How MAS Didn’t Come to TAM

How MAS Didn’t Come to TAM

Once upon a time, or maybe twice, a skeptic named Zep who used to post on the JREF forum was instead taking the skeptical word to where it was needed most by posting on a Pakistani homeopathy forum. This landed a known homeopath in a lot of trouble…

Beware the spinal trap

Beware the spinal trap

On 19 April 2008, Singh wrote an article in the UK based newspaper The Guardian, which resulted in him being sued for libel by the British Chiropractic Association. Fortunately, Simon Singh is fighting this, with the help of an increasing number of supporters. Many have reprinted the article, and SkepticReport is one of them.

Aum Shinrikyo – Heavenly Terror,  Part 2

Aum Shinrikyo – Heavenly Terror, Part 2

The cult investigated various methods of implementing death and destruction on a massive scale. They tried every possibility, ranging from military weapons, to biological and chemical warfare. They settled on the nerve gas sarin, and ran several real-world tests, resulting in deaths. Life within the cult was no picnic either: Stay and obey, or leave and die.

Mind Games – A look at phrenology in the 1830s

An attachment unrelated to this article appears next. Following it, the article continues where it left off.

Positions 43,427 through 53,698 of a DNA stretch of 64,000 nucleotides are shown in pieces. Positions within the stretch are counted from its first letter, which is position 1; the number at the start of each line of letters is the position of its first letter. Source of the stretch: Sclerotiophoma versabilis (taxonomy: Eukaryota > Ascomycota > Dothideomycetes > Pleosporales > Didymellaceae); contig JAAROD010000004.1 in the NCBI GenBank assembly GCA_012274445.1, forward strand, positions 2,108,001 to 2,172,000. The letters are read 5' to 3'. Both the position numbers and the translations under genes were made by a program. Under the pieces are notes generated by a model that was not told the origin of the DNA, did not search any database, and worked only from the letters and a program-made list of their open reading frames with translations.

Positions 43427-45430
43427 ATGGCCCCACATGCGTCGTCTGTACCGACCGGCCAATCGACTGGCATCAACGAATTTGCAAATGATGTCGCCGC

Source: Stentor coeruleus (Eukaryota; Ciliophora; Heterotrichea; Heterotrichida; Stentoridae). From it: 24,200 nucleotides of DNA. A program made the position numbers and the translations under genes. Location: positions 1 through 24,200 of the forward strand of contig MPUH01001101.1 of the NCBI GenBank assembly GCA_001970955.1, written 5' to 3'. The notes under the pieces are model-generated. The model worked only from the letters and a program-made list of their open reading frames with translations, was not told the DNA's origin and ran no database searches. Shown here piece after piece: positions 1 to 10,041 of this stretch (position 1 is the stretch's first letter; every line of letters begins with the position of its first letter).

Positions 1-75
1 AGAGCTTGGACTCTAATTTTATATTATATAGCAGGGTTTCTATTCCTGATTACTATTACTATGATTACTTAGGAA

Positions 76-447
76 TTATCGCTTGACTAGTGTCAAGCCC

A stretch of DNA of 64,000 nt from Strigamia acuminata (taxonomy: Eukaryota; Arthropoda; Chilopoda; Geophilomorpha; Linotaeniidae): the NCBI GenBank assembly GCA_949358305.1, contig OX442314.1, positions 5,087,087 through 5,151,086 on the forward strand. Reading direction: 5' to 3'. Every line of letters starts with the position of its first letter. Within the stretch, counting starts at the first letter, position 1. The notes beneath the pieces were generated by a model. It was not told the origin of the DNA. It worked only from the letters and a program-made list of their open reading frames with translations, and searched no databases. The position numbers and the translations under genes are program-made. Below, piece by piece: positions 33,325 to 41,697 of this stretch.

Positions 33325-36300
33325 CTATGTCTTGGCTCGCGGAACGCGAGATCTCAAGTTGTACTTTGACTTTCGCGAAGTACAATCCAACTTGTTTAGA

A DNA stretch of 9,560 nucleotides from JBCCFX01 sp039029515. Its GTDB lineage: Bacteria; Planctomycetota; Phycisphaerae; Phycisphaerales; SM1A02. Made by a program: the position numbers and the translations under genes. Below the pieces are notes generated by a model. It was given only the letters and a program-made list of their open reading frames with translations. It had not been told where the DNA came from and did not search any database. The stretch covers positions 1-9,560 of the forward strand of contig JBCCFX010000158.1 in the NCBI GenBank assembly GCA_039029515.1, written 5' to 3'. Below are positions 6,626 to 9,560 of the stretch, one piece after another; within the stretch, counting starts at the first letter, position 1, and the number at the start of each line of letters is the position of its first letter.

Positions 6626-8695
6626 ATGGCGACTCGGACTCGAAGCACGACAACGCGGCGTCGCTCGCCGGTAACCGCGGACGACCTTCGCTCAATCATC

Mind Games – A look at phrenology in the 1830s

Phrenology was a hot topic in 1830s America, the relatively new “offspring of inquiring and revolutionary age,” as the Quarterly Christian Spectator called it in 1834. It was hailed by some as a science that could unlock the secrets of the human brain by measuring the skull. It was denounced by others as sheer hucksterism – the work of con-men using the dubious notion of “cranial bumps” to make money off the gullibility of others.

Roger and me…

by Hans Egebo Roger Coghill of Coghill Research Laboratories, UK claims to be a scientist doing research work in the field bioelectromagnetism, which is defined as the study of interactions between biological entities and electromagnetic forces. This broad, multidisciplinary field includes the...
Atkins and other low-carbohydrate diets: Hoax or an effective tool for weight loss?

Atkins and other low-carbohydrate diets: Hoax or an effective tool for weight loss?

The Atkins diet books have sold more than 45 million copies over 40 years, and in the obesity epidemic this diet and accompanying Atkins food products are popular. The diet claims to be effective at producing weight loss despite ad libitum consumption of fatty meat, butter, and other high-fat dairy products, restricting only the intake of carbohydrates to under 30 g a day. Low-carbohydrate diets have been regarded as fad diets, but recent research questions this view.